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ARS Home » Northeast Area » Beltsville, Maryland (BARC) » Beltsville Agricultural Research Center » Animal Parasitic Diseases Laboratory » Research » Publications at this Location » Publication #319937


Location: Animal Parasitic Diseases Laboratory

Title: Toxoplasmosis in sentinel chickens (Gallus domesticus) in New England farms: seroconversion, distribution of tissue cysts in brain, heart, and skeletal muscle by bioassay in mice and cats

item Dubey, Jitender
item LEHMANN, TOVI - Centers For Disease Control And Prevention (CDCP) - United States
item LAUTNER, FRED - Retired Non ARS Employee
item Kwok, Oliver
item GAMBLE, RAY - National Academy Of Sciences - United States

Submitted to: Veterinary Parasitology
Publication Type: Peer Reviewed Journal
Publication Acceptance Date: 9/2/2015
Publication Date: 11/30/2015
Citation: Dubey, J.P., Lehmann, T., Lautner, F., Kwok, O.C., Gamble, R. 2015. Toxoplasmosis in sentinel chickens (Gallus domesticus) in New England farms: seroconversion, distribution of tissue cysts in brain, heart, and skeletal muscle by bioassay in mice and cats. Veterinary Parasitology. 214:55-58.

Interpretive Summary: Toxoplasmosis is a parasitic infection of humans and animals and it continues to be public health, responsible for approximately 24% of all estimated deaths attributed to foodborne pathogens in the U.S. People become infected with T. gondii by consuming infected uncooked meat, or by ingesting food and water contaminated with the environmentally resistant stage of the parasite excreted by cats. Pigs, sheep, and goats are considered the main meat source of T. gondii infection in humans. Little is known of the role of chickens as source of infection for humans. In the present papers authors indicate that T. gondii persists in meat of naturally acquired toxoplasmosis in chickens. The results will be of interest to biologists, parasitologists, veterinarians, and epidemiologists.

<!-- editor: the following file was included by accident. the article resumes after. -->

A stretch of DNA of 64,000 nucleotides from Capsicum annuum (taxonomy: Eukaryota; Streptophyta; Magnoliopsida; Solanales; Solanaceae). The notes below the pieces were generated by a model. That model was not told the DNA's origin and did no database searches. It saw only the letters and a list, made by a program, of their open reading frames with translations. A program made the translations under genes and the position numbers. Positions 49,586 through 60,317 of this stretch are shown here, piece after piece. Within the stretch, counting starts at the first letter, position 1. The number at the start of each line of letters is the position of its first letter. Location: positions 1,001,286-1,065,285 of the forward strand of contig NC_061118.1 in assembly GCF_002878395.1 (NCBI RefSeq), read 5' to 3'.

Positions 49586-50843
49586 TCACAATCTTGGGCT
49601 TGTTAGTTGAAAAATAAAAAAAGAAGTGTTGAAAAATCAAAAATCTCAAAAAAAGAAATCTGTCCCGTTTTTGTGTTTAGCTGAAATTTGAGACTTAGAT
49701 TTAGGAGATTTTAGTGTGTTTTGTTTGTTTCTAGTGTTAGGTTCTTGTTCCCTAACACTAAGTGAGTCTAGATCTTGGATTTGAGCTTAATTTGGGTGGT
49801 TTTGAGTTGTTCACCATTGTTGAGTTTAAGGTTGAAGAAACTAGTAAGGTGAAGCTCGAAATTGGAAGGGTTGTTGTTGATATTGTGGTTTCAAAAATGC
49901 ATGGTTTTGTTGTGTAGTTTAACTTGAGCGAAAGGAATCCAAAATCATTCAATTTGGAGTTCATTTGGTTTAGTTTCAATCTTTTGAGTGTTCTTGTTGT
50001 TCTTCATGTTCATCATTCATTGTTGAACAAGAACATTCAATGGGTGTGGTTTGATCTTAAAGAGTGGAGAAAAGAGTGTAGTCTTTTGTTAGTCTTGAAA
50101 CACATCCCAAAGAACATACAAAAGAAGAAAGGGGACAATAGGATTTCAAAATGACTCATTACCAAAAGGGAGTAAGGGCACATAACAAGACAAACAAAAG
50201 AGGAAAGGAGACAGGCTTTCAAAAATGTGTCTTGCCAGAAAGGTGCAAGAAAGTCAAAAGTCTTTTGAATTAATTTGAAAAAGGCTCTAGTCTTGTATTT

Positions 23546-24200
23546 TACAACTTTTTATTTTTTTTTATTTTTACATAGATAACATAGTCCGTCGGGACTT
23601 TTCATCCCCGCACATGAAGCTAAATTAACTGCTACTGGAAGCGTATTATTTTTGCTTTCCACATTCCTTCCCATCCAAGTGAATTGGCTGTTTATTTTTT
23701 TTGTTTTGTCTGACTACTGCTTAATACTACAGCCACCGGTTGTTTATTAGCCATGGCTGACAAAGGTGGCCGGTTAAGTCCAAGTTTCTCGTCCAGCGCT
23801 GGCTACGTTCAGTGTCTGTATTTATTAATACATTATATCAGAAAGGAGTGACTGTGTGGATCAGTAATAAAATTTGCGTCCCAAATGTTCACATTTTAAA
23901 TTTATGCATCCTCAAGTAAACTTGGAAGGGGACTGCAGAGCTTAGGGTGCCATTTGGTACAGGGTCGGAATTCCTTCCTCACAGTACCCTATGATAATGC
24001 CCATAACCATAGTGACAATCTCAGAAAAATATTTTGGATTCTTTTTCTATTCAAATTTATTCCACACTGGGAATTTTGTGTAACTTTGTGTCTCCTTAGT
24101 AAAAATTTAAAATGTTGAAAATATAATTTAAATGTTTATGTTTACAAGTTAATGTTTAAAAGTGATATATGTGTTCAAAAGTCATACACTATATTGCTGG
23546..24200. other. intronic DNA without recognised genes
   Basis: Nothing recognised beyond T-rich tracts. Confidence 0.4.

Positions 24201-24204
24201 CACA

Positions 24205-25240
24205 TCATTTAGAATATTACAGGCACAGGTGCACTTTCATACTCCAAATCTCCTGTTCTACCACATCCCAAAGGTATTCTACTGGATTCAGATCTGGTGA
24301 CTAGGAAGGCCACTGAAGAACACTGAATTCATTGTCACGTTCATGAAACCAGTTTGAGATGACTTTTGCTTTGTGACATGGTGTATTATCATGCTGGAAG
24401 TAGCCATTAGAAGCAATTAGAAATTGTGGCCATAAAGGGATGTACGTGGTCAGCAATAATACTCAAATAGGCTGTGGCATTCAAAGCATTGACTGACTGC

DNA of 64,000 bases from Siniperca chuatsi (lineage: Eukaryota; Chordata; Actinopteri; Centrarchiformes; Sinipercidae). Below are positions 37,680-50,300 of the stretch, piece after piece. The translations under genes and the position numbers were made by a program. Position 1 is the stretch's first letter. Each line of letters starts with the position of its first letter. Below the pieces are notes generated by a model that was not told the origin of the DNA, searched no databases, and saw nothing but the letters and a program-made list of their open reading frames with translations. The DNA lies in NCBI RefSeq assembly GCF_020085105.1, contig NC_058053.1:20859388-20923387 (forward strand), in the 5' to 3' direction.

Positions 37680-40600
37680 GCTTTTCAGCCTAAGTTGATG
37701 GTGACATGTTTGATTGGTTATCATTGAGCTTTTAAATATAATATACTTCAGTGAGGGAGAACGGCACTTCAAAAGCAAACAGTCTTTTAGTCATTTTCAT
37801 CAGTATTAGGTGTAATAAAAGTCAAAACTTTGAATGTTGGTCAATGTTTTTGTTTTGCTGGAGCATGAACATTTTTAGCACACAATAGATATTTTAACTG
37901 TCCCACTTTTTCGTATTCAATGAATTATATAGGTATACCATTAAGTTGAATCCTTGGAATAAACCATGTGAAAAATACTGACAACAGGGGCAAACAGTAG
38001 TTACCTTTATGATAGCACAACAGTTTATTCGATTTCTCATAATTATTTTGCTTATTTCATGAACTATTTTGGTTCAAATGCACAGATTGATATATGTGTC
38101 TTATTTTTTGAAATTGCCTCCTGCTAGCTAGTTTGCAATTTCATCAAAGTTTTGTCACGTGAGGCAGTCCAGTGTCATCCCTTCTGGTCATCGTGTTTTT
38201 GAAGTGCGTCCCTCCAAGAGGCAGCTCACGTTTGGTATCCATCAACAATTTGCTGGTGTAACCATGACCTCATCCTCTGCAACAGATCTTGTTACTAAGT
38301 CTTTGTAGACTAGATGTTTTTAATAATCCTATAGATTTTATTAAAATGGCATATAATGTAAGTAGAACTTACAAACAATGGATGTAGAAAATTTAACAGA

Technical Abstract: Free-range chickens are a good indicator of soil contamination with oocysts because they feed from the ground and they are also an important source of infection for cats that in turn shed oocysts after eating tissues of intermediate hosts. Little is known of the epidemiology of toxoplasmosis in chickens. In the present study 90 Toxoplasma gondii seronegative, sentinel chickens were placed on three (30 each) swine farms in New England in November, 2003. Chickens were bled monthly and their sera were tested for T. gondii antibodies by the modified agglutination test (MAT, cut-off 1:25). Chickens that seroconverted were euthanized and their tissues were bioassayed in mice, cats, or both. Over the course of the experiment (7 months), 31 of 71 chickens seroconverted (MAT 1:100 or higher); three chickens after one month, eight chickens after two months, five chickens after three months, two chickens after four months, one chicken after five months, and seven chickens after six months. Nineteen chickens were lost from farms by the termination of the experiment in July 2004. Tissues of 26 seropositive chickens were bioassayed in both cats and mice; viable T. gondii was isolated, by bioassay in mice, from hearts (whole) of all 26 chickens, brains (whole) of 3 chickens and leg muscles (25g) of 11 chickens; 21 of 26 cats fed 250 g of muscle from seropositive chickens excreted T. gondii oocysts. Results indicated that the density of T. gondii in poultry muscle is low but heart is the tissue of choice for isolation of viable parasites.